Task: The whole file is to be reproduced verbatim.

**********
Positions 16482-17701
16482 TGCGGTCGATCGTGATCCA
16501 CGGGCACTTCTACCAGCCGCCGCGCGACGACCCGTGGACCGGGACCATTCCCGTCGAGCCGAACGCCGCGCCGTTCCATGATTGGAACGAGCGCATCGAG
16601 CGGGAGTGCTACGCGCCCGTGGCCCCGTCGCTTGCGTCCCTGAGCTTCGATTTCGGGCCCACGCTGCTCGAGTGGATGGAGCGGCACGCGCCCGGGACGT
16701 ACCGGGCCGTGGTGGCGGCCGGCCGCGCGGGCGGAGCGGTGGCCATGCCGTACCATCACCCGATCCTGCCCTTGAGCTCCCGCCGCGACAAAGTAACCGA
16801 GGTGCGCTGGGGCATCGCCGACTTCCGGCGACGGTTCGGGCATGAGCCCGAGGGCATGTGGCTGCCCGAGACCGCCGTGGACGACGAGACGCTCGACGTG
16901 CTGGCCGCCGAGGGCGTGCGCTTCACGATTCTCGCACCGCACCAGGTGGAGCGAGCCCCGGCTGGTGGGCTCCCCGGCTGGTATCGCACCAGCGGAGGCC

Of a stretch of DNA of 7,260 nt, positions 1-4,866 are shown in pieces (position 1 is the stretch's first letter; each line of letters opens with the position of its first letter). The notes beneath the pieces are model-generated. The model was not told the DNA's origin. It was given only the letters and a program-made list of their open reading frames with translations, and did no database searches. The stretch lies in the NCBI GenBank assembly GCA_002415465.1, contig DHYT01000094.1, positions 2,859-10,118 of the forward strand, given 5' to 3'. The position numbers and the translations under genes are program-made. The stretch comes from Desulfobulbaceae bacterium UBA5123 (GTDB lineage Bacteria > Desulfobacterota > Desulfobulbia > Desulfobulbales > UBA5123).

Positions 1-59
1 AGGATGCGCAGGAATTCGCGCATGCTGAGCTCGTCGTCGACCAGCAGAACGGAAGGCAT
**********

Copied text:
Positions 16482-17701
16482 TGCGGTCGATCGTGATCCA
16501 CGGGCACTTCTACCAGCCGCCGCGCGACGACCCGTGGACCGGGACCATTCCCGTCGAGCCGAACGCCGCGCCGTTCCATGATTGGAACGAGCGCATCGAG
16601 CGGGAGTGCTACGCGCCCGTGGCCCCGTCGCTTGCGTCCCTGAGCTTCGATTTCGGGCCCACGCTGCTCGAGTGGATGGAGCGGCACGCGCCCGGGACGT
16701 ACCGGGCCGTGGTGGCGGCCGGCCGCGCGGGCGGAGCGGTGGCCATGCCGTACCATCACCCGATCCTGCCCTTGAGCTCCCGCCGCGACAAAGTAACCGA
16801 GGTGCGCTGGGGCATCGCCGACTTCCGGCGACGGTTCGGGCATGAGCCCGAGGGCATGTGGCTGCCCGAGACCGCCGTGGACGACGAGACGCTCGACGTG
16901 CTGGCCGCCGAGGGCGTGCGCTTCACGATTCTCGCACCGCACCAGGTGGAGCGAGCCCCGGCTGGTGGGCTCCCCGGCTGGTATCGCACCAGCGGAGGCC

Of a stretch of DNA of 7,260 nt, positions 1-4,866 are shown in pieces (position 1 is the stretch's first letter; each line of letters opens with the position of its first letter). The notes beneath the pieces are model-generated. The model was not told the DNA's origin. It was given only the letters and a program-made list of their open reading frames with translations, and did no database searches. The stretch lies in the NCBI GenBank assembly GCA_002415465.1, contig DHYT01000094.1, positions 2,859-10,118 of the forward strand, given 5' to 3'. The position numbers and the translations under genes are program-made. The stretch comes from Desulfobulbaceae bacterium UBA5123 (GTDB lineage Bacteria > Desulfobacterota > Desulfobulbia > Desulfobulbales > UBA5123).

Positions 1-59
1 AGGATGCGCAGGAATTCGCGCATGCTGAGCTCGTCGTCGACCAGCAGAACGGAAGGCAT